• Get a personal “Risk Number.” Do you know how much risk you can take?  Most people don’t really know.  Resolve to get your personal “Risk Number“this year.  If you don’t know yours, click here to figure it out.
  • Get your portfolio’s “Risk Number.” Do you know how risky your investments are?  Most people don’t know how much risk they are taking.  Get your portfolio’s “Risk Number” and compare it to yours.  If it’s not the same, you need to consult your financial advisor.
  • Update your financial plan. If you don’t know where you’re going you probably won’t get there.  What’s your financial plan?  If you answered: “I don’t have one” resolve to get one this year.
  • Set your financial goals. Do you know how much you need to save to retire?  Here are some guidelines:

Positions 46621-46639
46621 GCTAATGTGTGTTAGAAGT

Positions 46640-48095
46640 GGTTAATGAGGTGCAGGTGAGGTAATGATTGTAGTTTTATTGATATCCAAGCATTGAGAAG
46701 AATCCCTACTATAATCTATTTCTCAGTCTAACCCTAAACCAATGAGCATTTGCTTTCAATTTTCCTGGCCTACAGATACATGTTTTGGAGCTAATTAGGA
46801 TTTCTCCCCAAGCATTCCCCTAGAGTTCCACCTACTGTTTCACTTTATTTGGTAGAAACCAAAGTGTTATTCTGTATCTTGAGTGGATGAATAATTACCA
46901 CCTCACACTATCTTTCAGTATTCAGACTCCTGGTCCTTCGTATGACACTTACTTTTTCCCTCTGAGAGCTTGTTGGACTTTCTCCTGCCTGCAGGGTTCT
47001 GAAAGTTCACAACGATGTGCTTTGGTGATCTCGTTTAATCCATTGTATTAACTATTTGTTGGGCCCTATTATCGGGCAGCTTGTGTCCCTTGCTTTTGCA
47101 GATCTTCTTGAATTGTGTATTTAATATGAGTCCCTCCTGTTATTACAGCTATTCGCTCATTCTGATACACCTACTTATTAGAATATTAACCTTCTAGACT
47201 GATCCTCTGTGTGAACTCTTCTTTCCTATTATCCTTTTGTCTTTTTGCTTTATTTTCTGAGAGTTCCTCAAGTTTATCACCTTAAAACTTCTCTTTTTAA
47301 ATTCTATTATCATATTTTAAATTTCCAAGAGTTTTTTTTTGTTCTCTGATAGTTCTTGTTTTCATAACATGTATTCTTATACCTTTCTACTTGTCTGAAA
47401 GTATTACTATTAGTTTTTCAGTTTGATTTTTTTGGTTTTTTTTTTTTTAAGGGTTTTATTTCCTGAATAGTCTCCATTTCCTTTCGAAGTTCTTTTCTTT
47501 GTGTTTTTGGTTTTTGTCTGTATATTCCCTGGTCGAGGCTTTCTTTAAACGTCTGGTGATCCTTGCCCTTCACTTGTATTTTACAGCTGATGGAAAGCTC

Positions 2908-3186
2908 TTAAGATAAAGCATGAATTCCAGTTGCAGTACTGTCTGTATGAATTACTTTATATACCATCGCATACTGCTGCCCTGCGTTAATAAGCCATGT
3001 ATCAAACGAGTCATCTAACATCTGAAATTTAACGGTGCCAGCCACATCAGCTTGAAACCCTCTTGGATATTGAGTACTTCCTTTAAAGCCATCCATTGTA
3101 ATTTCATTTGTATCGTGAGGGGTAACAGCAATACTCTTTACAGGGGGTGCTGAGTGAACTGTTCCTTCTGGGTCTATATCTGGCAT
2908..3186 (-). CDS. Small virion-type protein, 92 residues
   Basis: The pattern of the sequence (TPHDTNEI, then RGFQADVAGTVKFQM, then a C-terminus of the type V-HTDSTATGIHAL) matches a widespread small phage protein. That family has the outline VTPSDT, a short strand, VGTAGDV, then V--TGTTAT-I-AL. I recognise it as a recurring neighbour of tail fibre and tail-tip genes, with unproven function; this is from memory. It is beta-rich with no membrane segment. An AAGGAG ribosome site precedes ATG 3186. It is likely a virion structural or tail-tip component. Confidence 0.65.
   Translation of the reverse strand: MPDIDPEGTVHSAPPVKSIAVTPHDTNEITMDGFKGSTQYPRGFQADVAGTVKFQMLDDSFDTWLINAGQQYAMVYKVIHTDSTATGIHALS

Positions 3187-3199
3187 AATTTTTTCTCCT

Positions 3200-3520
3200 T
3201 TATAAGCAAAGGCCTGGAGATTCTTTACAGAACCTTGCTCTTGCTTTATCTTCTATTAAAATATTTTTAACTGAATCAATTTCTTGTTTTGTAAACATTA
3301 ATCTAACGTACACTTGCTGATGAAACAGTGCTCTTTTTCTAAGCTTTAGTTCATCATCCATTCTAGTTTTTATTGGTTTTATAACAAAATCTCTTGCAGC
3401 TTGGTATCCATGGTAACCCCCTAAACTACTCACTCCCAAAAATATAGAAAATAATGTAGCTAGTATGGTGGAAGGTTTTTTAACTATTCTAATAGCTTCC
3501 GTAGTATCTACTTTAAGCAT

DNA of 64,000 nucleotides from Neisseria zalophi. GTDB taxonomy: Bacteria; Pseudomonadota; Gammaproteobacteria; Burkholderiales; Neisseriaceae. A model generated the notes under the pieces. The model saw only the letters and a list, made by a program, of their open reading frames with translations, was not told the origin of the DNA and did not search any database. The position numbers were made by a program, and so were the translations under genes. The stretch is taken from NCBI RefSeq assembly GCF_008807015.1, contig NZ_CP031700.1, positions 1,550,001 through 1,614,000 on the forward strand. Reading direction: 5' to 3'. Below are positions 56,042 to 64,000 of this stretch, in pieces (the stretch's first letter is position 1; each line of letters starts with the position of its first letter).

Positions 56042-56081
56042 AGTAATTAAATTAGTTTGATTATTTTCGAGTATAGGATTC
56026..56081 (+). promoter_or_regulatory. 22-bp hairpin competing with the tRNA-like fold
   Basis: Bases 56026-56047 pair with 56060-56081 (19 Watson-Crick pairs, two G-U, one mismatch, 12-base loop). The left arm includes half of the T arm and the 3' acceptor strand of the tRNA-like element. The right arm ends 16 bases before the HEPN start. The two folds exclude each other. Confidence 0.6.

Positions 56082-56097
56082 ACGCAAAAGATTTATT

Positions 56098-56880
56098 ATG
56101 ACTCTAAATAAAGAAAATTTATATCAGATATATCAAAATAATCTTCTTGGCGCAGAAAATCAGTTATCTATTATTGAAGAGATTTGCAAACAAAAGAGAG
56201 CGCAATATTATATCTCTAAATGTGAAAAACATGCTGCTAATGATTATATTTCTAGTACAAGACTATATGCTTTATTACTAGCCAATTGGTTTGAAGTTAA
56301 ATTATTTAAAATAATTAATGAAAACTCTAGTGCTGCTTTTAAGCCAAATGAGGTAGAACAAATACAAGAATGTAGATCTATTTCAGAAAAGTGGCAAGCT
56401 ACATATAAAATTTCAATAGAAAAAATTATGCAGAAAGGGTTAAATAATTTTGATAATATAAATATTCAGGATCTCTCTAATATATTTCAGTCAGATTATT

A 30-year-old can open a retirement account and make regular monthly contributions.  By investing properly and aiming for a modest 6% per year rate of return:

  • Saving just $200/month, by age 67 his account will have grown to nearly $350,000.
  • By saving $500 per month the account will be worth over $850,000.
  • Saving $1,000 per month will make our 30-year-old a millionaire by age 59.

 

If you have problems with any of these resolutions, you should definitely consider working with a financial advisor; someone who will be like a health coach for your personal finances.  Resolve to find one this year.

Think of the Advisor as your Sherpa, as it were, whose job it is to guide you amid the extreme altitudes and treacherous passes in investing’s hazardous terrain. That is to say, an Advisor is not someone you hire to beat the market for you, but rather someone who can help you achieve your personal financial objectives as “a facilitator, mentor, and market strategist” for those who, on their own, struggle to achieve their goals.